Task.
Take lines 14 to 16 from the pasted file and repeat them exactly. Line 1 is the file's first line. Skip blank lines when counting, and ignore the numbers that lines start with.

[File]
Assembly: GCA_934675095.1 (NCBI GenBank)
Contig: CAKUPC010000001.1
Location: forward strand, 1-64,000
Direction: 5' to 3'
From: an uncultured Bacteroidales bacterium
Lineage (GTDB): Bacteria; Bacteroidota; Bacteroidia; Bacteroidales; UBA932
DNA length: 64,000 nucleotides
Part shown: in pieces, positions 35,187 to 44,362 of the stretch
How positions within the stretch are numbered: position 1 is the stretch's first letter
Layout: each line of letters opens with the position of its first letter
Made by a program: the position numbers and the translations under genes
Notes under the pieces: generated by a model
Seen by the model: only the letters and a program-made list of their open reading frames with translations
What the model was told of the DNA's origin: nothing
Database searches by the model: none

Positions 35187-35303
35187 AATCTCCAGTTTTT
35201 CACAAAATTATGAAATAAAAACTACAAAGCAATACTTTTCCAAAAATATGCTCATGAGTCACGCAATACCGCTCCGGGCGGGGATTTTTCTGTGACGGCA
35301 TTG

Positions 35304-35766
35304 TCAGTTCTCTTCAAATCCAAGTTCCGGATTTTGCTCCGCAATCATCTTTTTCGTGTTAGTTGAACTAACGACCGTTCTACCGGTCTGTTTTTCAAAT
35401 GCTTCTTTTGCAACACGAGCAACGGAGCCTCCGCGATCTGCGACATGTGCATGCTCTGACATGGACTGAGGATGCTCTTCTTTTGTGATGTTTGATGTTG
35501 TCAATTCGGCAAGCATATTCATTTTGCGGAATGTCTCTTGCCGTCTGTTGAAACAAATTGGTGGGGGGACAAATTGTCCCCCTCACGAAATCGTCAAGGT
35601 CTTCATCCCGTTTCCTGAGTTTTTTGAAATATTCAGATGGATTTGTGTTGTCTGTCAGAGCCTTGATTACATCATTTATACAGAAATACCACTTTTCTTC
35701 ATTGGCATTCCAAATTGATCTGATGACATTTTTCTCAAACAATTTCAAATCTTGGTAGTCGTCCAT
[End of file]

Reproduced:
What the model was told of the DNA's origin: nothing
Database searches by the model: none

Positions 35187-35303